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on 27 December 2012
Deborah Meaden writes directly and honestly about her experiences in business. It's an easy read and well worth spending a few hours digesting and thinking about what Deborah has to say about running your own business before setting forth on your own.

I read this book after leaping in to set up a (very) part-time IT home support business whilst working full-time - I had done some paid work for a couple of friends and so registered online with HMRC (there's a fine if you don't register for business taxes) and so my "business" was born, by default really, so I didn't come a cropper with HMRC. Anyway, after popping a few cards in shop windows in a half hearted attempt to get more customers, I found I wasn't attracting new business, and frankly, found that I did not want to give up the security of my full time job!

The lessons I learned from Deborah include:
1) Commitment is key - she mentions the pitfalls, including working part-time on a business idea (!) - and reading behind the lines, you REALLY need to be doing something you enjoy and are passionate about
2) You need to be motivated, and have particular characteristics to be successful in business - these characteristics include actively dealing with issues on the fly, fearlessness, honest and integrity, people management skills, desire to succeed, make money, solve problems, mold teams
3) You need to be interested in making businesses work, the processes and engine room stuff really is important - the comparison she makes of a new business to a baby is really thought provoking
4) You need to do your preparation, plan and know your customer - you need to be the sort of person who will go out there and sell your business (in a nice way!)

As a result of reading Common Sense Rules, I reflected on Deborah's comments and discovered a lot about myself - I don't share Deborah's passion about nurturing a business and I don't have the kind of personality, drive and energy that is required to run a business. My skills lie in other areas, and this realisation has allowed me to be more realistic and honest about myself and my future.

Read the book, and think deeply about what Deborah describes, the skills and personality you need to successfully run your own business. It could save you at the very least the hastle of filling out tax forms, and at the most a lot of money if your business idea requires loans to get it started. Still, I'm really glad I dabbled in setting up a business and have learned a lot from the whole experience (really!).

You may have a terrible boss, and dream of escape - there's a lot of pressure put on people these days to be financially "successful" and hugely rich (does that matter? no pockets in the shroud etc. etc. - another debate!) - but do you really want to work 24/7 on an idea which has a 20% chance of "success" (defined as not failing)? Me, I'm happy to let those with the skills and inclination do that stuff and reap the rewards, while I make my honest contribution as an employee earning a reasonable wage and enjoy my life and hobbies.

Update: 07/2015 I have read back my review and I will add a couple of things
1) Setting up a business is also about self-confidence - the skills and attitude I thought I didnt have a couple of years ago, I have developed by attending free business workshops offered locally and through widening my life experience, working with all sorts of people
2) Most initial business ideas aren't successful - the key is to persist with dreams and ideas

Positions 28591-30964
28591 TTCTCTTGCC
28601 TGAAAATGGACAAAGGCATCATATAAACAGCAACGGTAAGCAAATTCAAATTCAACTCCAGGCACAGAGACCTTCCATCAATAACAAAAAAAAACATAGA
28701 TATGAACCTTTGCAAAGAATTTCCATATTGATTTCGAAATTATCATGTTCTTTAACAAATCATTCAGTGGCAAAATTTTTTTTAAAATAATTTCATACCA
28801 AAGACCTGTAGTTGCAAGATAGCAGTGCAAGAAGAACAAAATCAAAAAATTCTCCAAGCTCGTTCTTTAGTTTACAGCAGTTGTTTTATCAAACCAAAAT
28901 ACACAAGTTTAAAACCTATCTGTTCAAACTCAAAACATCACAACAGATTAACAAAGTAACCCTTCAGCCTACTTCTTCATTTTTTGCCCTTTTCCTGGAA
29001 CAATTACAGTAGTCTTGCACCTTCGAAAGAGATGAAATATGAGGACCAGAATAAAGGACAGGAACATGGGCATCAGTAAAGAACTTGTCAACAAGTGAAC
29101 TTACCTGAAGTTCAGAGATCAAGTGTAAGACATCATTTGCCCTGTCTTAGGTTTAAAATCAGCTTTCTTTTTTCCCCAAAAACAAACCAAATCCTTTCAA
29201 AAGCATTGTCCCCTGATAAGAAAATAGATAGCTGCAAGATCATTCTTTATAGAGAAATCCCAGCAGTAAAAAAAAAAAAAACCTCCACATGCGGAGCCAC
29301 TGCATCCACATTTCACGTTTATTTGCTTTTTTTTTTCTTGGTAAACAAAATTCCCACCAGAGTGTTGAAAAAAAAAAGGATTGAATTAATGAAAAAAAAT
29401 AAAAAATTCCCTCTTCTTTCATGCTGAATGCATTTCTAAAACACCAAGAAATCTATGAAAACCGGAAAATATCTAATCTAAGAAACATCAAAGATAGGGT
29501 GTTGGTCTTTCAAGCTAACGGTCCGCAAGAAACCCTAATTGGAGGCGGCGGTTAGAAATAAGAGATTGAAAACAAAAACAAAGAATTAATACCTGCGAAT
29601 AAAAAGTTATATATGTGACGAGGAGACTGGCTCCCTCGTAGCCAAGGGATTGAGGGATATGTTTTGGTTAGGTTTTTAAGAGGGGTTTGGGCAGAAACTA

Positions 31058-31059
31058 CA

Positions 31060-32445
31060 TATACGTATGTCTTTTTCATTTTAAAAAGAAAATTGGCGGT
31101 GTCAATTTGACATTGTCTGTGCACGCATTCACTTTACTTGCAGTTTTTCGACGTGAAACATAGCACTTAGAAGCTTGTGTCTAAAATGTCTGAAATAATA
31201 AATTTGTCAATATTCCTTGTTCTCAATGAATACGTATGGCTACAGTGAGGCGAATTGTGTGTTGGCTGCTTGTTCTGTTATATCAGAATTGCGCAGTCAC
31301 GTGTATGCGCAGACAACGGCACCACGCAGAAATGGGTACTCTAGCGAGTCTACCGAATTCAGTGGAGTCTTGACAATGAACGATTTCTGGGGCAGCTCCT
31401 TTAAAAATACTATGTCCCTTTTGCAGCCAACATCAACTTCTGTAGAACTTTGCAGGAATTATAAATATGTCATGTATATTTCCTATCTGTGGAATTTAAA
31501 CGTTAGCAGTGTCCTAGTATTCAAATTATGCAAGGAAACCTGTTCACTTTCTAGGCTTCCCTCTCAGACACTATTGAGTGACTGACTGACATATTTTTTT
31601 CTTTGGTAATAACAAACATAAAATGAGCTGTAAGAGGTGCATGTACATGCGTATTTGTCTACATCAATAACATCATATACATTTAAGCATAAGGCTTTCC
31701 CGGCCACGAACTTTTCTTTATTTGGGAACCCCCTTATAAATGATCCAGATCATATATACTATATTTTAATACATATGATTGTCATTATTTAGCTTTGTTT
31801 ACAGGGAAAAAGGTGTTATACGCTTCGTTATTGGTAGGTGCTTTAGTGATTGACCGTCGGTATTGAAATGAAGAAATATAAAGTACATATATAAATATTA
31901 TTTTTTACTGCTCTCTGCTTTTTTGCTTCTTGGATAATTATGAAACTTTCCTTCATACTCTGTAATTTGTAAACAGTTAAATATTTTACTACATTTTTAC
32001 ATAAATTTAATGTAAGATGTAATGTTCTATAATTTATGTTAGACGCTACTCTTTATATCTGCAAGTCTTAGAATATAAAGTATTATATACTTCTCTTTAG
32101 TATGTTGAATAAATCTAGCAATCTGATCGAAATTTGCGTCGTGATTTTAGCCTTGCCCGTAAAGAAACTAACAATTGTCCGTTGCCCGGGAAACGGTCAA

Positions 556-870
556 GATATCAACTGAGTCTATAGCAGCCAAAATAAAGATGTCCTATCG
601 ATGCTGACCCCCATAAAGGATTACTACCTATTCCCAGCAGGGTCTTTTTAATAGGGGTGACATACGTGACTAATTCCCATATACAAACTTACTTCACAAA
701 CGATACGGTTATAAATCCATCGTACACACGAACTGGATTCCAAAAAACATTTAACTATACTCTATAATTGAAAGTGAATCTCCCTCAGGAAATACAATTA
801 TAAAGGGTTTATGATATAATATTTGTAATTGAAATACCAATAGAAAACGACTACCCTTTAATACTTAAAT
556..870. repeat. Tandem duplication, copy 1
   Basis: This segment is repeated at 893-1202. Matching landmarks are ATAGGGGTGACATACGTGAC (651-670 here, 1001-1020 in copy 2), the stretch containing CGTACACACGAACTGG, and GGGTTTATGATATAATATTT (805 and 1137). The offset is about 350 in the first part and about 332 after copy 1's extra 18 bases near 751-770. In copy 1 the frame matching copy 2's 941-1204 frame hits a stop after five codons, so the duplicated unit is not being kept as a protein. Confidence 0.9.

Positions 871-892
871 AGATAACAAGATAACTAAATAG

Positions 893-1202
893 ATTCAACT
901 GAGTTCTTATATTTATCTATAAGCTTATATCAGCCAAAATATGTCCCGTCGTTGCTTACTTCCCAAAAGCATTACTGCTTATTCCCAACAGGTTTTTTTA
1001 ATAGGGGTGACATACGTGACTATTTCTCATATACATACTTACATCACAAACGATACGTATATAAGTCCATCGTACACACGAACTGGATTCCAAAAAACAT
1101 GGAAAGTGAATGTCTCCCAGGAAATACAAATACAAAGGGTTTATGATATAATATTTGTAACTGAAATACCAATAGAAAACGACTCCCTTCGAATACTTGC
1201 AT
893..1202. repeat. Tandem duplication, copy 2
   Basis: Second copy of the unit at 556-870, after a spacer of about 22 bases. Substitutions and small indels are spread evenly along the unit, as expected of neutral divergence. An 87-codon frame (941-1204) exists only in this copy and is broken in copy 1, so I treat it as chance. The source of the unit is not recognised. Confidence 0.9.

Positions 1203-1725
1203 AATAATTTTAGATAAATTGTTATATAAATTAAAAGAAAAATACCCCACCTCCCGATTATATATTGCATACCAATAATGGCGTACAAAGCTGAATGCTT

So, again, I would definitely recommend Deborah's book, but give yourself space to grow into the ideas put forward, don't write yourself off after reading it
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on 6 October 2014
The title reflects content. When your starting off in business and have so many things to do the obvious can be easily overlooked. Nice book to have when you've suddenly hit a wall and don't have a team around you.
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on 3 February 2013
There is absolutely nothing in this book that you could not find on a top ten business set up list from Google. Furthermore it is dry, dull and shamelessly self promoting.
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on 4 May 2013
This is a super book no nonsense straightforward advice that not only applies to business , but can actually help with aspects of every day life too, written in nice easy to read paragraphs and sections good old fashioned common sense the only complaint with this book is that it isn't autobiographical as such I have to admit from dragons den I much prefer Hilary devey ,s book bold as brass ! anyway still worth a read and for that reason ... I will be nice and give it 3 stars ..
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on 8 February 2017
Boring.... sorry
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VINE VOICEon 4 August 2015
I learnt more from the author of this book on business than I have learnt about business from other authors. The book is written in an informal style and it shows why Deborah is top of the business world. It is not a 'step one... do this...' etc - but reading how Deborah approached events is more than enough to enhance your knowledge of business
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on 7 April 2011


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on 13 April 2014
Deborah is so straight about everything that on one hand this is to the point and effective. On the other I'd have liked a bit more depth to apply it to wider situations. Maybe there isn't any needed. I got more from Karren Brady's books, perhaps I prefer warmer styles of writing.
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on 26 April 2016
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on 7 November 2015
hard work
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